It’s Monday morning, time to lead your team’s weekly sales call. The agenda for the call is to give an update on sales, discuss what’s in the pipeline, and have the team share success stories. Everyone dials in and you’re ready to go. Sounds like a straight forward and simple group conversation, right?  Unfortunately, here is how this conference call typically goes down.Before you kick off the call and get to your agenda, you first need to find out who’s on the call. In other words, take attendance. This doesn’t exactly get the call started with collaborative enthusiasm and energy, not to mention burns another 5 minutes of everyone’s time. After you take attendance, hopefully everyone is still paying attention as you move on to share last week’s sales and year-to-date numbers. You’re not sure because no one has done much talking but you.Next, you open it up for success stories, and the real fun of managing communication on the call is about to begin. After a moment of silence, three people start talking at the same time. Then they all stop talking before saying simultaneously, “Oh, I’m sorry. Go ahead.” Followed by, “No, you go ahead.” More silence takes place. Then the three people start talking at the same time … again. Not only do you have to call out who should talk first, you also have to keep track of who has already shared their story and who still needs to contribute.Finally, you have to deal with those that didn’t speak up amidst this chaos. Time to call on them one by one.By the time the call is over, an hour later, there is a sigh of relief. Everyone is glad the time waster is over so they can get some work done.So, what other options do we have? Why not a virtual meeting?Let’s try it again and see what that looks like.It’s Monday morning, time to lead your team’s weekly sales meeting. Everyone logs into your virtual meeting platform and connects to the meeting audio as directed. The agenda for the call is to give an update on sales, discuss what’s in the pipeline, and share success stories. No need to take attendance, everyone present is listed right there on your screen. You also know who has connected to the audio. You’re ready to get right down to business. Now you can kick off the virtual meeting with enthusiasm and energy!You open it up for success stories and managing communication is easy. You can pose a question asking who would like to share their success story by raising their hand. You can simply call on the folks that raised their hand and avoid several people talking at the same time. If you want to stop putting people on the spot and make sure that everyone is prepared to share, give this idea a try. In your meeting invitation, ask everyone to come prepared with a success story to share summarized in the form of a written headline. Instead of having everyone share their stories one at a time, you would prepare a whiteboard exercise asking everyone to post their headline on a whiteboard. Once all headlines are posted, the group could vote on which headline they would like to hear more about first.  Virtual meetings offer participants the opportunity to interact, engage, and collaborate in multiple ways versus only verbal conversation. Through the use of collaboration tools, everyone can interact with your content, visuals, slides, web links, and video. Turning on webcams might be an option so that participants can see each other as they share their success stories, something that is not possible on a conference call.There isn’t an option for smaller groups to work together on a conference call, but virtually you could use breakout rooms.  Here’s a thought:Best practices can be shared and extrapolated through the use of breakout rooms. Consider breaking the large group into smaller teams by placing them in breakout rooms to share on-the-job experiences. These smaller groups can use a whiteboard to take notes, which can later be shared with the larger group when everyone comes back together and downloaded as a takeaway from the session. Keep in mind, breakout rooms offer a comfort level to those who prefer smaller groups when asked to participate. Switching gears to the end of the meeting:On most conference calls, there’s usually some type of follow-up. Whether it is to share notes from the call, sending out a document or white paper that was promised, or an email reminder of action items assigned in the meeting. In a virtual meeting, notes can be taken in real time right in front of everyone, and everyone can leave with the notes through file sharing. How efficient is that?Whether it’s the weekly sales update, a discussion around best practices, or a project management meeting, conference calls can be challenging and oftentimes are not as productive and efficient as you would like them to be. So, why not consider going virtual?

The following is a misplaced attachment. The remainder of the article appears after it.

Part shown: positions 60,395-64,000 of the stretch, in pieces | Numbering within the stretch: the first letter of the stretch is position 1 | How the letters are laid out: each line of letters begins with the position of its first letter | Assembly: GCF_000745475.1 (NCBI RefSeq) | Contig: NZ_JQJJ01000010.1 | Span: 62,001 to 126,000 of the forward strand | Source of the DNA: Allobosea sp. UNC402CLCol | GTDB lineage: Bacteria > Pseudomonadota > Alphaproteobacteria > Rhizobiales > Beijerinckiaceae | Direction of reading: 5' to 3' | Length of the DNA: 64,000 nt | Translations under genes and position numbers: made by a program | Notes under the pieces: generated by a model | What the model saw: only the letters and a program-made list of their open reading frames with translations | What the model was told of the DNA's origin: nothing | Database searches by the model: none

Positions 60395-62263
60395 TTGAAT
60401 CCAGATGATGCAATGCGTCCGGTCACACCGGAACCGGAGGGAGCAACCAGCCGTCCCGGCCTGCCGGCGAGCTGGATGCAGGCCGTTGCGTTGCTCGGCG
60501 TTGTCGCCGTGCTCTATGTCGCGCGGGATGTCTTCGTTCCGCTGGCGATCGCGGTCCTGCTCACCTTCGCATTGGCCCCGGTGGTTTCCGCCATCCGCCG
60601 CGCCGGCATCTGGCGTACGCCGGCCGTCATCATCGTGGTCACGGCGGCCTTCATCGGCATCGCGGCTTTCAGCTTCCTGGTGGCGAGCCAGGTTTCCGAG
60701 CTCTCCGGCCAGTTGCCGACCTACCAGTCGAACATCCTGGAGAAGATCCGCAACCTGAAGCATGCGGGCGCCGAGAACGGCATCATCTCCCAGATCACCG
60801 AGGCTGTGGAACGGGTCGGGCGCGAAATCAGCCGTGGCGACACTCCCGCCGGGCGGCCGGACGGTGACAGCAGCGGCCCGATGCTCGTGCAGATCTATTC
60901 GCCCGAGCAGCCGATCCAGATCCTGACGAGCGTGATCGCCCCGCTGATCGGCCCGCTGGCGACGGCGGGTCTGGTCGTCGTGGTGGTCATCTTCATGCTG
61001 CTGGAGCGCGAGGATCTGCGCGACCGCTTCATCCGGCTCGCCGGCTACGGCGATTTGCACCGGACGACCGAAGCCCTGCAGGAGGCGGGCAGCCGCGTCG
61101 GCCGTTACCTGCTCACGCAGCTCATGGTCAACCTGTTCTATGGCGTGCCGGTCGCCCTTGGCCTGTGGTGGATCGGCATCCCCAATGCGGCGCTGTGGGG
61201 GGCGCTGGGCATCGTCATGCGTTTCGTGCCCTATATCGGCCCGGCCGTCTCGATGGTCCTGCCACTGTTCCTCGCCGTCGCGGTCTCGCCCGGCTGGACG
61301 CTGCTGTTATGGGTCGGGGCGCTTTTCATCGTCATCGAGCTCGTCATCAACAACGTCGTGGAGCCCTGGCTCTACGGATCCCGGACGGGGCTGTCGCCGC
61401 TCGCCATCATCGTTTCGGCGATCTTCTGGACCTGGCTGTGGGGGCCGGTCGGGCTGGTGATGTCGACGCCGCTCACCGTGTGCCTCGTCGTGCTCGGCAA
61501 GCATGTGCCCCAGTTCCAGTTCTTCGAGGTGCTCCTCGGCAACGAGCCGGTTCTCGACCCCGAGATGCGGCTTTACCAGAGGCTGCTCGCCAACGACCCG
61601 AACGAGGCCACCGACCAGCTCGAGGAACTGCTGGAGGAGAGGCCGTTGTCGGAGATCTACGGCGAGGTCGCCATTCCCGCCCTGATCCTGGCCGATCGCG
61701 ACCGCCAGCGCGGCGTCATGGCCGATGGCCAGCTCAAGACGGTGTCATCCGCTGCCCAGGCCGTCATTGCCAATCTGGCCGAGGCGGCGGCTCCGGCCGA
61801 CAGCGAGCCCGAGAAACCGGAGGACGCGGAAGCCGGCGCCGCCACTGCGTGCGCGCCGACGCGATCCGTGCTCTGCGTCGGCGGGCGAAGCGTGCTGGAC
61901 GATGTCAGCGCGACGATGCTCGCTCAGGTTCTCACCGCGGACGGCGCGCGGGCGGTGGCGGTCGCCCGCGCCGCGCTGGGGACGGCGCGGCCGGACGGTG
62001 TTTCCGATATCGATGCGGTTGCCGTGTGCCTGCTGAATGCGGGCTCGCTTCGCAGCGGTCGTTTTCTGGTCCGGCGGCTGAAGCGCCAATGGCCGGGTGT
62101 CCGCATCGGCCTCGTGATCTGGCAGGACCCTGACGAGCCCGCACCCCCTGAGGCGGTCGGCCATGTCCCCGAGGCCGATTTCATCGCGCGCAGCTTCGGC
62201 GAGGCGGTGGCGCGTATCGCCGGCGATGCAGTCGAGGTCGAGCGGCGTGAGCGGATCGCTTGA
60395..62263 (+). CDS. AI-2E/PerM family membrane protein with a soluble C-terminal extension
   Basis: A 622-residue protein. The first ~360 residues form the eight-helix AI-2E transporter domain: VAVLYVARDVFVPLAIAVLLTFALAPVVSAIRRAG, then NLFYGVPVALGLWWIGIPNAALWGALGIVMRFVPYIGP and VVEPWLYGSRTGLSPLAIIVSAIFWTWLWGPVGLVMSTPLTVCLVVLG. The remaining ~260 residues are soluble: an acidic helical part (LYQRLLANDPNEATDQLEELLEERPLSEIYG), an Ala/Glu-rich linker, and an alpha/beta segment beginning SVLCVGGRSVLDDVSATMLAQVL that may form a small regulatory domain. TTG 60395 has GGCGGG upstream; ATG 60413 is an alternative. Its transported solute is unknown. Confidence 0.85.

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Online Meetings | Sales | Virtual Meetings